Two mystery Mondays in a row: after Apple's WWDC 2012 keynote last week, now here comes Microsoft with a surprise announcement of its own, believed by many to have a tablet at its core. Speculation about a new Microsoft-branded device - or devices - has resurfaced over the past week, though as before it's a haze of rumor around a few nuggets of "trusted source" insistence. Partnerships with Barnes & Noble, the spread of Xbox LIVE, or even a gauntlet thrown down to Microsoft's own OEM partners: one thing most agree on is that it's a new slate in the offing, but that leaves plenty of angles Microsoft could take.
The most obvious strategy would be to follow Google's lead with the Nexus program and pave the way for the next-gen OS with a Windows 8 and/or Windows RT model. Microsoft is a late arrival to the modern tablet marketplace - it may have had a Tablet PC Edition as far back as the days of Windows XP, but it came nowhere near the success achieved by the iPad in recent years - and it needs a strong push if it's to steal marketshare from Apple (and, to a far lesser extent, Android).
Traditionally, Microsoft has been content to allow its OEMs to lead the way in hardware, while it futzes with peripherals and focuses instead on software. That's avoided the tricky-to-balance situation of being both a software partner and a manufacturing rival. Nonetheless, it's a compromise Microsoft may not be able to strike this time around: Windows 8 tablets need a strong, cohesive message, and what we've seen of OEMs' ambitions, with myriad form-factors (see ASUS and Acer at Computex for evidence) as they frantically grasp for "iPad killers", that straightforward proposition for customers is in short supply.
With its own tablet, Microsoft could shape the Windows slate scene much in the same way as the three Google Nexus phones have guided Android handset development. The big argument against it - that it disadvantages individual OEMs - doesn't look to have held true for Android phones, with Samsung seeing its Galaxy S II and S III flagships sell incredibly well despite them not being the official "Google Phones."
Microsoft already has one underdog on its hands, anyway, in the shape of Windows Phone 7. Still yet to make the segment-busting surge some analysts predicted, the smartphone platform has only really seen momentum with Nokia in recent months, a company notable for being yet to make a play for the tablet market. Ironically, the Metro interface debuted on Windows Phone initially left us desperate for a larger touchscreen device running the same OS, though that UI's reappearance in Windows 8 means Microsoft's continual denials of a WP7 slate are somewhat more believable these days.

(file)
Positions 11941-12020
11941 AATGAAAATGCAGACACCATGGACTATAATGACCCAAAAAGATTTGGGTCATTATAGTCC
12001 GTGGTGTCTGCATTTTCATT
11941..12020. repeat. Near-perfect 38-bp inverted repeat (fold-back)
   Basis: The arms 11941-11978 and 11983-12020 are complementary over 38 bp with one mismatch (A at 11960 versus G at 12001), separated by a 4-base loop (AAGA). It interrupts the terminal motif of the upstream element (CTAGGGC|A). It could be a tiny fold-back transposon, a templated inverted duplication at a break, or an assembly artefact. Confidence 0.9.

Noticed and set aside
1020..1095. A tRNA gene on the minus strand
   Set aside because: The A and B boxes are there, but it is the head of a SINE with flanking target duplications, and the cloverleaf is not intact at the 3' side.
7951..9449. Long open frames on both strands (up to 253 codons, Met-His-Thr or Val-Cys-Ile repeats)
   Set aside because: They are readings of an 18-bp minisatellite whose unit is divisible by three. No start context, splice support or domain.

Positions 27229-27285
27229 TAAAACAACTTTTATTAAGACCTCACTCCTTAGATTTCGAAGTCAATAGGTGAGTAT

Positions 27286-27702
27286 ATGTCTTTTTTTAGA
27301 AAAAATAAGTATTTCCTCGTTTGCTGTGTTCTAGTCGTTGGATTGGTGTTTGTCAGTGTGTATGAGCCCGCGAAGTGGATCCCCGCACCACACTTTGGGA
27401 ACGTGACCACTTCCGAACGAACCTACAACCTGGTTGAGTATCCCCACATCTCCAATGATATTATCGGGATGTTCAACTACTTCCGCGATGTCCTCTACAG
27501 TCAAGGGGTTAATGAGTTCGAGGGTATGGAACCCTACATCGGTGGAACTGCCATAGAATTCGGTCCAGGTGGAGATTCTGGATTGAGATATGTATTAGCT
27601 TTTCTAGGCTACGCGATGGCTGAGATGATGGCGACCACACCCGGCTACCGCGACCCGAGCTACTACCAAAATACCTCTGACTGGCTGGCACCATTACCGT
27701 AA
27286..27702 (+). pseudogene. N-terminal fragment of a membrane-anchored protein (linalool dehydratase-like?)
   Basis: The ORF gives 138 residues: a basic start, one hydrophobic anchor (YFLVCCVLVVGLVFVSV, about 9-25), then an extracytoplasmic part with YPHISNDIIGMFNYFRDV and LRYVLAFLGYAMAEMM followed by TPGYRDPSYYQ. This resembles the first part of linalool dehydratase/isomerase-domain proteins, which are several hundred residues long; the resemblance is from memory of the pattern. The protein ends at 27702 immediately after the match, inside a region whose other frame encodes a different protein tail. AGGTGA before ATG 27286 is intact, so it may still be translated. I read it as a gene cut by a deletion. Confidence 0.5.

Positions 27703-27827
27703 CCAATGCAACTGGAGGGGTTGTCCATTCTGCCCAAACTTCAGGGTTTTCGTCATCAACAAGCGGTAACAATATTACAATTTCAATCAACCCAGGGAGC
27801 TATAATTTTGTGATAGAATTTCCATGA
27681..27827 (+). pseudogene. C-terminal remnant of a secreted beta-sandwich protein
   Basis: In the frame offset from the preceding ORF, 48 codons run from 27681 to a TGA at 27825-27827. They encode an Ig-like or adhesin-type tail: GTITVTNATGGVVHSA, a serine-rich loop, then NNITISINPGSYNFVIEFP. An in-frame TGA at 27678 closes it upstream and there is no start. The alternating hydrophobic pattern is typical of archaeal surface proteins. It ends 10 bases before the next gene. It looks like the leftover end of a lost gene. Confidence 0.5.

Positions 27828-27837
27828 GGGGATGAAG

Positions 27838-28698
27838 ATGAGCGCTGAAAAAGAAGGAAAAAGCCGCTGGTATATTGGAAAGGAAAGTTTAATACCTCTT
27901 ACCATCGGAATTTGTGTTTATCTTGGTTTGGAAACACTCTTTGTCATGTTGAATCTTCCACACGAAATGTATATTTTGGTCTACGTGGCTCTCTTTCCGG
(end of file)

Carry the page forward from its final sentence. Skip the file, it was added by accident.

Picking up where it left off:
That leaves what could be seen as the outliers, or more niche, avenues Microsoft might take. The company is a force to be reckoned with in gaming with the Xbox 360, and a gaming-focused tablet could build on that pre-existing momentum. Xbox SmartGlass, the multi-screen gaming system announced at E3 2012 earlier this month, could be an interesting frame to build a play-centric slate within, based on an underlying Windows embedded core - Windows Embedded Standard 8, perhaps - to chase a particular niche rather than every field the iPad plays upon.
We've seen Microsoft consider niche devices before, though the company's track record at bringing them to production is relatively poor. The Courier project is arguably the best-known, the idea being a heavily-tailored interface and suite of functionality on top of a never-seen Windows core. Sadly Courier is highly unlikely to be Microsoft's big Monday reveal, but there have been whispers of an ebook and multimedia content consumption device that would mimic some of the focus of ereader-slates like Barnes & Noble's NOOK Tablet (and may even involve a direct partnership with B&N). That comparative specificity of purpose could be sufficient to persuade Microsoft's OEMs that their Windows 8/RT tablets aren't in direct competition.
What's certain is that Microsoft has gradually been building up its portfolio of functionality, strengthening its position in gaming (particularly Xbox LIVE, which is also tipped to be included in the B&N tablet collaboration), enterprise, home entertainment, mobile, and the cloud. The company has been paying lip-service to the idea of convergence and inter-connectedness for years now, but has yet to show us all of the pieces slot together in an holistic way. If it can do that on Monday, it could mark a significant resurgence from a company you'd be wise not to count out.
SlashGear will be at the Microsoft event on Monday, June 18, bringing back all the news - tablet or otherwise!